Last time I introduced you to Steve Mariotti, a new math teacher charged with bringing a class of unruly inner-city youth up to passing standards for their math exams. An overwhelming problem, and yet Steve decided to aim much higher: he knew that unless these could make a fundamental change in their lives and their outlook, he would not be able to make a difference.
The answer was found in entrepreneurship. By teaching high-school students the methods and rewards of starting and owning their own businesses, Steve Mariotti set out to accomplish far more than he would have if he had only focused on math proficiency scores.
In other words, had Mariotti only set out to solve a problem, he would have likely failed.
By learning entrepreneurship, every one of those children in his classroom discovered how they could create their futures, set ambitious, “lofty” goals and reach them. As a result, they excelled in math and in all other subjects. Several went on to college.
Today, Mariotti’s programs are in place, serving low-income youth throughout the country. He is founder of the Network for Teaching Entrepreneurship (NFTE.com), based in New York City.
What does this story teach us? What does each of us have in common with a novice teacher of undisciplined, inner city youth from New York?
Most of us can become overly fixated on our problems to the point that it limits us in how we set our goals. For fear of failure (“you are just setting yourself up to fail”), we look at what we think we can do, by what we believe our current capacity or structure will allow. With that information, we set our goals.
Rarely does this work, because we have kept ourselves in the same structure that helped create those problems in the first place. These types of goals are called “fit” goals, and they rarely create significant, lasting results. They are also sneaky and misleading because they sound doable. They can also be deadly.
The Four Fatal Flaws of Fit Goals
There are four fatal flaws in this limited “fit” approach to goal setting:
1. A focus on getting rid of what you don’t want rarely results in creating what you TRULY do want. This problem-solving attitude is often tied to a victim’s mentality. A common example financial services professionals often see is their clients’ desire to become debt free. How does becoming debt-free allow people to live fulfilling lives? Being debt free, while important, doesn’t equal financial strength. One can be broke and still be debt free.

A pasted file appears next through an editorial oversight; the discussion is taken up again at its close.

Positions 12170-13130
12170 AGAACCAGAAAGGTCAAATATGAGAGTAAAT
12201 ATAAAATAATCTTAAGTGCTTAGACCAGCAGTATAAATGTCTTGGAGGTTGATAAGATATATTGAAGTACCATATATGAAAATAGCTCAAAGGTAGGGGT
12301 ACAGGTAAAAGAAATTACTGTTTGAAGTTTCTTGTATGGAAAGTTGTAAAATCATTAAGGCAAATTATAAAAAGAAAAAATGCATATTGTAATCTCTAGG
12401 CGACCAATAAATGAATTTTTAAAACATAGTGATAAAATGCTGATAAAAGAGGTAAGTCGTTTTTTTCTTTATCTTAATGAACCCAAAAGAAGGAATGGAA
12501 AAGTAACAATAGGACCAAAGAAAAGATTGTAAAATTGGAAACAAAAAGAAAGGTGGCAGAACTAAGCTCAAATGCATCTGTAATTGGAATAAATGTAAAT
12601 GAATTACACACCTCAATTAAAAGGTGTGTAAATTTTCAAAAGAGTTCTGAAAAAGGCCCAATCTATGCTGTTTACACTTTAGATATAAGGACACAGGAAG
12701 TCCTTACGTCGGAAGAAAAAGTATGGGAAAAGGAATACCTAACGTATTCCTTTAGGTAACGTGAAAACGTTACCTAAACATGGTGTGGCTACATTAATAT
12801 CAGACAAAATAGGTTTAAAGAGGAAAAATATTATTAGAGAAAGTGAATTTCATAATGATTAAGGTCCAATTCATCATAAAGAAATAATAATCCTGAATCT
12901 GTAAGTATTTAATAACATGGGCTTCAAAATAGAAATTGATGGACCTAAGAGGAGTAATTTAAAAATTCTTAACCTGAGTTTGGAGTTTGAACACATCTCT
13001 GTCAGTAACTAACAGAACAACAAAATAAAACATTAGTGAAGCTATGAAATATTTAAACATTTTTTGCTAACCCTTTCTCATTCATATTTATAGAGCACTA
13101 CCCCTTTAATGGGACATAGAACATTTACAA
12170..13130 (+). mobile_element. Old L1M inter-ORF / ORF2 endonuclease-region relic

2. Second, fit goals fail to bring out the highest and best in us. “Make no small goals,” the old saying goes, “for they lack the power to stir our souls.” They rarely stir us to sustained action, let alone to produce consistently outstanding results. Simply put, it becomes just another thing we have to do.
3. Third, problem-solving rarely accounts for unpredictable changes. How many of us think of reality, and its inevitable changes, as the enemy? It is NOT the enemy! God’s universe may appear chaotic but it is not. Often, that’s where new opportunities present themselves. But don’t take my word for it: ask the opinion of anyone whose success you would like to emulate.
4. Fourth, and perhaps most significant, conventional problem solving approaches are based on what we know is feasible today. This limits us from the very beginning. It essentially prevents us from stretching for goals for which no conventional approach is currently available.
Doing the Impossible
Rather than being focused on solving our problems, we must envision what we want out of all proportion to our currently perceived resources and capabilities.
In business, this is referred to as a “stretch and leverage” strategy. Businesses set what appear to be impossible goals for their size and capacity. Then, relying on resourcefulness and innovation, they expand their structure and capacity. You must learn to do the same as you prospect for new clients and expand your business.
Stretch goals set up a chasm between ambition and resources. A chasm! Not a nice, comfortable fit. The challenge is to improve…and to do so radically—not 10 or 20 percent, but 500 or 1000 percent—even higher perhaps!
Think of it as Yoga for business: fit limits; stretch liberates.